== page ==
They were once-in-a-generation players, and though Tiger isn’t playing these days, his successor isn’t in the conversation just yet.
9. Don’t mess with Bubba Watson
A heckler found this out the hard way on Saturday.
Watson was in the middle of his swing when one rude fan shouted, causing the lefty to badly shank his shot.
Not only did the heckler get a vicious stare-down from Watson, but he also got destroyed by Watson’s caddie, Ted Scott, who was visibly ticked off and said, “why don’t you go back to your grandma’s basement.”
As much as we all loved Adam Sandler’s comedy classic “Happy Gilmore,” fans do need to be more respectful of the game.
Yelling out “Get in the hole!” and other things of that nature may seem like a great idea, but golf is hard enough without having to block out fans yelling while attempting to hit a precise shot.
10. PGA needs to be smarter about thinking ahead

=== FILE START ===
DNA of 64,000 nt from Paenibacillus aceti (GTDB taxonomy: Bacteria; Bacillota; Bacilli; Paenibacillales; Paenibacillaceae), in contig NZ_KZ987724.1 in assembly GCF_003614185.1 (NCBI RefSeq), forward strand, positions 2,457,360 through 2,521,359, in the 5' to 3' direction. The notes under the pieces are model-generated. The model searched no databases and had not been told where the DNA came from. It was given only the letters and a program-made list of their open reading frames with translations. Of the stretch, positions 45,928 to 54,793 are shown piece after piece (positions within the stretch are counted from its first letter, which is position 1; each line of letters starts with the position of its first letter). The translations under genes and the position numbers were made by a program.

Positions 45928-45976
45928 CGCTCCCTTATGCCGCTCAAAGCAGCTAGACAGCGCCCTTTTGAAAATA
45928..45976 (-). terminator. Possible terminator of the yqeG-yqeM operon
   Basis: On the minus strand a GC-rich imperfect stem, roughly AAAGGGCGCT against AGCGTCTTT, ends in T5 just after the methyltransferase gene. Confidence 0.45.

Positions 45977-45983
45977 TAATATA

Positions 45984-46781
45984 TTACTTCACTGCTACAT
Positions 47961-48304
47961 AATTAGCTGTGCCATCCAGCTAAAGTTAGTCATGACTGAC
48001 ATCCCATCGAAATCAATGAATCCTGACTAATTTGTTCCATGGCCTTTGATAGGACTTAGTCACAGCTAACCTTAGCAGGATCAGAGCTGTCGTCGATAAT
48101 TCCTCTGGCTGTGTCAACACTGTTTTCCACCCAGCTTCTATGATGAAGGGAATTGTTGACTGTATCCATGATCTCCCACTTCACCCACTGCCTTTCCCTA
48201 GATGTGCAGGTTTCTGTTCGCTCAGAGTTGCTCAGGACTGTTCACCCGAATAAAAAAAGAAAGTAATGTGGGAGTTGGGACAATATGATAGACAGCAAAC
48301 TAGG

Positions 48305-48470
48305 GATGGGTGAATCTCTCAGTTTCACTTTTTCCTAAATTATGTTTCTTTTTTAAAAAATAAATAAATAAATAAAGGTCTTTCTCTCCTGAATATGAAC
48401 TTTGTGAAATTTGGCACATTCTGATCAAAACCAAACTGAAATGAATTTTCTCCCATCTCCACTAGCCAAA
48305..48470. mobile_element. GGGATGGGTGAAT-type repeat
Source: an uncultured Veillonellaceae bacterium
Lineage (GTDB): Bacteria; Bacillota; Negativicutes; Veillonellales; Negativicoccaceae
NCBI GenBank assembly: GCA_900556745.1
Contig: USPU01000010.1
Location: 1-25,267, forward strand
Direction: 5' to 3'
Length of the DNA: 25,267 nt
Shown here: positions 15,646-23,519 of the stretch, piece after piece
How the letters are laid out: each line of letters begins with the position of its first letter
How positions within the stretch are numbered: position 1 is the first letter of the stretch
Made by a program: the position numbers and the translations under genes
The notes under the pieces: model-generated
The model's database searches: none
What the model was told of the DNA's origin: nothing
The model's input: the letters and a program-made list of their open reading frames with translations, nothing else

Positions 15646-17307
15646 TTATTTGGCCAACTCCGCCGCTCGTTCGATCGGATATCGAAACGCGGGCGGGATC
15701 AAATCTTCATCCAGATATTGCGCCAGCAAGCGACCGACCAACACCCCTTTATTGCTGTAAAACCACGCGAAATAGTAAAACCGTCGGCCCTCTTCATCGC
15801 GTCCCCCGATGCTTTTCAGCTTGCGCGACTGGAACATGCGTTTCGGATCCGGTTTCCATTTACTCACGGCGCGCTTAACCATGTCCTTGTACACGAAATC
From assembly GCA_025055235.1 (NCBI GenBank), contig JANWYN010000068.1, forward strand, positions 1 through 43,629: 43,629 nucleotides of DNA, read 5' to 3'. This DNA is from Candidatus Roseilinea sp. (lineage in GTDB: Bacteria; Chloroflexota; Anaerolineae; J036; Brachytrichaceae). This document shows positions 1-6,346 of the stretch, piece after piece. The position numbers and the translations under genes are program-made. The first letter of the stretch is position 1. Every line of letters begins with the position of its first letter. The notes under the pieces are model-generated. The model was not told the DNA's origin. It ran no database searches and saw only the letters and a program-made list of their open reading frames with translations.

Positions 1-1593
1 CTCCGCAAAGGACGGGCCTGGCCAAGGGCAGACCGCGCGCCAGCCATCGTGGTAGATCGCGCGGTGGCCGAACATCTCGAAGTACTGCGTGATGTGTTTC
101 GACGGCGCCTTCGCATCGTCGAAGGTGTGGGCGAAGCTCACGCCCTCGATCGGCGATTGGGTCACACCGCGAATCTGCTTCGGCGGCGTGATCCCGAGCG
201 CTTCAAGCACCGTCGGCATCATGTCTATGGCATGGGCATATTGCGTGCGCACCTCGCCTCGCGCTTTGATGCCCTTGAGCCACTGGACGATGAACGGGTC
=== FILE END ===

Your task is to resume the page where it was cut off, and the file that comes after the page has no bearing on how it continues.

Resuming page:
It’s been a brutal year for decision-makers in major tournaments. The USGA absolutely botched things at the U.S. Open when it waffled on whether or not Dustin Johnson deserved a penalty — a decision it later regretted.
Then it botched things at the Women’s U.S. Open (more on that here).
To cap it all off, the PGA of America lost control of the tournament this past weekend when it failed to prepare for inclement weather over the weekend.
First off, the decision to not have golfers tee off from both the front and back nines on Saturday when thunderstorms were forecasted was unfortunate. It caused more stress on Sunday, when both the third and fourth rounds kicked off at the same time.
The real issue, though, was the fact that the final round was not done in such a way that the leaders were paired together. Instead, players stuck with their third-round partners, creating a disjointed final round.
It was amateur hour, which is simply unacceptable for a major championship.